SAN DIEGO — Prescriptions for proton pump inhibitors (PPIs) have skyrocketed over the past 2 decades, along with concerns about inappropriate use and adverse events.
Prescriptions for PPIs went from 1.6% of ambulatory care visits in 1998 to 7.6% in 2015, reported Patrick Meek, PharmD, from Albany College of Pharmacy and Health Sciences in New York, who presented an analysis of data from the National Center for Health Statistics here at Digestive Disease Week 2019.
However, the rate of increase slowed toward the end of that period, he added.
Residents often have a "very poor" understanding of PPIs which can lead to overprescription, said Chiemeziem Eke, MD, from the Baylor College of Medicine in Houston, who presented results of a chart review showing that 77% of PPIs were overprescribed in a primary care clinic.
Along with this increase in prescriptions have come more reports of adverse events, including osteoporotic-related fractures, Clostridium difficile infection, community-acquired pneumonia, and vitamin B12 deficiency (Ther Adv Drug Saf. 2017;8: 273-297).
Eke presented findings from an effort to reduce PPI prescriptions in an internal-medicine-resident-run primary care clinic. He and his colleagues developed an intervention that consisted of education highlighting indications for PPIs and the consequences of long-term use and question-and-answer sessions.
In addition, they provided a taper tool in the electronic medical records and a 4-week PPI taper order, along with a deprescribing algorithm, developed from evidence-based guidelines (Can Fam Physician. 2017;63:354-364).
The taper order called for a decrease to every other day for 2 weeks, then every 4 days for 2 weeks, and then cessation if the PPI was not prescribed for one of the following indications: Barrett's esophagus, severe esophagitis, peptic stricture from reflux esophagitis, Zollinger-Ellison syndrome, a history of a bleeding gastrointestinal ulcer, or chronic NSAID use in patients with bleeding risk factors.
The decision tree said that if symptoms were only occasional, patients could manage them with on-demand PPIs or H2 antagonists, and offered alternative treatments: on-demand antacid, as well as nonpharmacologic therapies, such as weight loss, eating meals at least 2 to 3 hours before bedtime, elevating the head of the bed, and avoiding dietary triggers.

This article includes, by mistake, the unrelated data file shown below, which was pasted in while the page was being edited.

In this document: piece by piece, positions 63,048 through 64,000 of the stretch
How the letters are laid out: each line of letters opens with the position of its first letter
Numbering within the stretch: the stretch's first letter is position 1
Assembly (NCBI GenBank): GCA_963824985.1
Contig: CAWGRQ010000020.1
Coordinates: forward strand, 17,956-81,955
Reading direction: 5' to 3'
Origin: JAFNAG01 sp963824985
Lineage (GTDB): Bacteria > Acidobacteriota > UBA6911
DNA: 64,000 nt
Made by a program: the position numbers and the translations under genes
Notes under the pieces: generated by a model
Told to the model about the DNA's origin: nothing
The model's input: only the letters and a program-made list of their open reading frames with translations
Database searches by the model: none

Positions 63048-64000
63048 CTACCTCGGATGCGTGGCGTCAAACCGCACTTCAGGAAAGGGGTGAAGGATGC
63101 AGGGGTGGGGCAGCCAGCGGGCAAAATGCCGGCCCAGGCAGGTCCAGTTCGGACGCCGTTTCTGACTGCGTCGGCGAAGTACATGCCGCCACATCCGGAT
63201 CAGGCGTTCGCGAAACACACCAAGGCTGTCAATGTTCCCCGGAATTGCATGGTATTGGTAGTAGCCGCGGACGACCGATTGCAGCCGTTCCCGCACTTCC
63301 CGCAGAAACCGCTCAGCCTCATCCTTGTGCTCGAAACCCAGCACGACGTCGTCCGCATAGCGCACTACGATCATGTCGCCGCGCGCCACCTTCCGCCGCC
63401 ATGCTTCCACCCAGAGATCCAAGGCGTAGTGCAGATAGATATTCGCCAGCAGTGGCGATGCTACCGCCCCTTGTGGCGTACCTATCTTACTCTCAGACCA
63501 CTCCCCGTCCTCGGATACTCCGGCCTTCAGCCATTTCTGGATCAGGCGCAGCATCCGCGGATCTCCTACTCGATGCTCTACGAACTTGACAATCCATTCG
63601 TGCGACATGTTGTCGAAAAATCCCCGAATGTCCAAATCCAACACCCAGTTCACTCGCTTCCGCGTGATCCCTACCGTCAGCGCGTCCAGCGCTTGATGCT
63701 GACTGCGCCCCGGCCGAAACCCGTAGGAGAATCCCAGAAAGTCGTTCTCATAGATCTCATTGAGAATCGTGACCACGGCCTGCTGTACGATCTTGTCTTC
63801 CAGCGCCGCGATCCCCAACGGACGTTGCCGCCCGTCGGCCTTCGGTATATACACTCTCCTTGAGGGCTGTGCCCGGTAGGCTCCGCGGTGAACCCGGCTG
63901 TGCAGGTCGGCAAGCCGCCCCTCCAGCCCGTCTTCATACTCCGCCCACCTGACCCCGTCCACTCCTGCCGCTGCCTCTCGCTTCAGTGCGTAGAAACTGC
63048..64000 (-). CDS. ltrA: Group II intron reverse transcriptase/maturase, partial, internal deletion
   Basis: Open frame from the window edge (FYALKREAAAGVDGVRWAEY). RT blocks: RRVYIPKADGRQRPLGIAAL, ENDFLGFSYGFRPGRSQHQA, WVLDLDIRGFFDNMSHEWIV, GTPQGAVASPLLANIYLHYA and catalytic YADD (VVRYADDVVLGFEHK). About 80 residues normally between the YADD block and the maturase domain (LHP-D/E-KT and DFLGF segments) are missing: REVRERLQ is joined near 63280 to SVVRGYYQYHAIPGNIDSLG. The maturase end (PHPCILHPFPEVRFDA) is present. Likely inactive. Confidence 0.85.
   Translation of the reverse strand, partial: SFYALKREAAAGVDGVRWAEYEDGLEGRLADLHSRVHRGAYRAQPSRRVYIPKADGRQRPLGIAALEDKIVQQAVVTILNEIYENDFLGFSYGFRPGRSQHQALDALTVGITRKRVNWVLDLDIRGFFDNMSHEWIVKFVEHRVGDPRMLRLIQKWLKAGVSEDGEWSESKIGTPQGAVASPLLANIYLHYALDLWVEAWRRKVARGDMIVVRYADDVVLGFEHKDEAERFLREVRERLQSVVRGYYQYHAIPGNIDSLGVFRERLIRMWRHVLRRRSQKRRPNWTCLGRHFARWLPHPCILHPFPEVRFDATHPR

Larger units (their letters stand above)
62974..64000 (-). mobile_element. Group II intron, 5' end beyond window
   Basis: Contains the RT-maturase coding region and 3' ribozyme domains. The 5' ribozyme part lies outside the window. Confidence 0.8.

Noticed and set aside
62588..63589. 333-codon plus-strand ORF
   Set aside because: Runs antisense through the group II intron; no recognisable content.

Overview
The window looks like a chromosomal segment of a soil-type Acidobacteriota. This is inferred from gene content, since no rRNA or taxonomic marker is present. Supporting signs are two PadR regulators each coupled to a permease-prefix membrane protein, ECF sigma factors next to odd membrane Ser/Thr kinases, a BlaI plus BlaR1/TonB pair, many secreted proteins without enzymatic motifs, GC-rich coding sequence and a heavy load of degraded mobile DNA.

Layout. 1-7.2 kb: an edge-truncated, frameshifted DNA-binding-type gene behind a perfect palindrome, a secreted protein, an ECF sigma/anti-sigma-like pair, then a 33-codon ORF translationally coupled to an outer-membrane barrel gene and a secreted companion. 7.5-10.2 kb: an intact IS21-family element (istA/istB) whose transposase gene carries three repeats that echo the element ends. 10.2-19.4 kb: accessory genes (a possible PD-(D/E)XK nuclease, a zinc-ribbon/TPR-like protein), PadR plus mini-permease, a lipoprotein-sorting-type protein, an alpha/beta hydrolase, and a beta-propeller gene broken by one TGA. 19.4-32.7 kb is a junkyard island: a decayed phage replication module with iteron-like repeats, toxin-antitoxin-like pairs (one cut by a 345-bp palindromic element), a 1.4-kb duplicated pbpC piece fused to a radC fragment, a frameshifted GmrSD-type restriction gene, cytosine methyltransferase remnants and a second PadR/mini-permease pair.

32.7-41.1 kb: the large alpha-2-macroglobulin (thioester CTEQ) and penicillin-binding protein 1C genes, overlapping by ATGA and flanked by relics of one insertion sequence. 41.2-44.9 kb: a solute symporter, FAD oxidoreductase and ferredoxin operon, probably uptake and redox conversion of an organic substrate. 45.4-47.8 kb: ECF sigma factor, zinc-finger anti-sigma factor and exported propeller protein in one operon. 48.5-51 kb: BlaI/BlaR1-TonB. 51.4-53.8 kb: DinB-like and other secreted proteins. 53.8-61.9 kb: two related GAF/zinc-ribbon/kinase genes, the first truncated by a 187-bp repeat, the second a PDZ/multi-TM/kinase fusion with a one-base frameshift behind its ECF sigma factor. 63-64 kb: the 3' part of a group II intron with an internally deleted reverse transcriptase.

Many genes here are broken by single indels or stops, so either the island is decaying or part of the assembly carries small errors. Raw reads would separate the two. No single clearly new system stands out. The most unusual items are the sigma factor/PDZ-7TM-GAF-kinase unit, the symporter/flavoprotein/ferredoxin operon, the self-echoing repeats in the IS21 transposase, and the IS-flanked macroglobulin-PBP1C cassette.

During the study period, there was a 16% drop in PPI dispensing — from 66,261 to 55,322 — and a decline in PPI prescriptions deemed inappropriate from 77% to 52%.
And when providers were surveyed about PPI prescriptions, it was clear that the intervention led to a marked improvement in their understanding of the issue.
When Eke's team looked at inappropriate PPI prescriptions, they found that 65.0% were associated with gastroesophageal reflux disease (GERD), 8.5% with NSAID prophylaxis, and 8.1% with dyspepsia.
Going forward, the researchers plan to analyze the most common reasons for inappropriate prescriptions so they can target education for residents, Eke told Medscape Medical News. And they plan to look at the success of transitions from PPIs to H2 antagonists and test ambulatory pH impedance in patients with refractory GERD.
After the presentation, Paul Moayyedi, MB ChB, PhD, senior author of the evidence-based deprescription guidelines, asked whether patients had been surveyed to see if they were happy with the reduction in PPI prescriptions. "You didn't show that satisfaction remains," he said.
They did not survey patients, Eke explained, but he added that, in his experience, the proportion of patients with positive and negative feelings about the change was "about half and half."
During a separate presentation, Colin Howden, MD, from the University of Tennessee Health Science Center in Memphis, said he agrees that the overprescription of PPIs should be avoided, and described the intervention developed by Eke's team as "sensible and appropriate."
However, he said, reports about PPIs in the news media have raised unfounded concerns among patients.
Howden refuted studies that have suggested that PPIs raise the risk for dementia. And he warned that the underuse of PPIs is also a problem, especially for patients with risk factors for ulcers or upper gastrointestinal bleeding who take aspirin or NSAIDs.
"My own take on this is that PPIs are generally safe and well tolerated," he said. "Really, it's no big deal getting patients to stop using PPIs."
Howden was not the only researcher at the meeting to call for a closer look at adverse events. Researchers from Advocate Lutheran General Hospital in Chicago reported, in a separate presentation, that even adverse-event data maintained by the US Food and Drug Administration can be distorted by a spike in reports from lawyers.
In 2018, 13,754 PPI-related adverse event reports came from physicians and another 876 came from lawyers, according to that study's abstract.
Eke and Meek have disclosed no relevant financial relationships. Howden reports being a consultant for Ironwood, Otsuka, US World Meds, Pfizer Consumer Health, Vivelix, Frazier Management, ISOThrive, and RedHill Biopharma.
Digestive Disease Week (DDW) 2019: Abstract 458. Presented May 19, 2019.
Follow Medscape on Facebook, Twitter, Instagram, and YouTube
Medscape Medical News © 2019
Cite this: Improper Proton Pump Inhibitor Prescriptions Criticized - Medscape - May 22, 2019.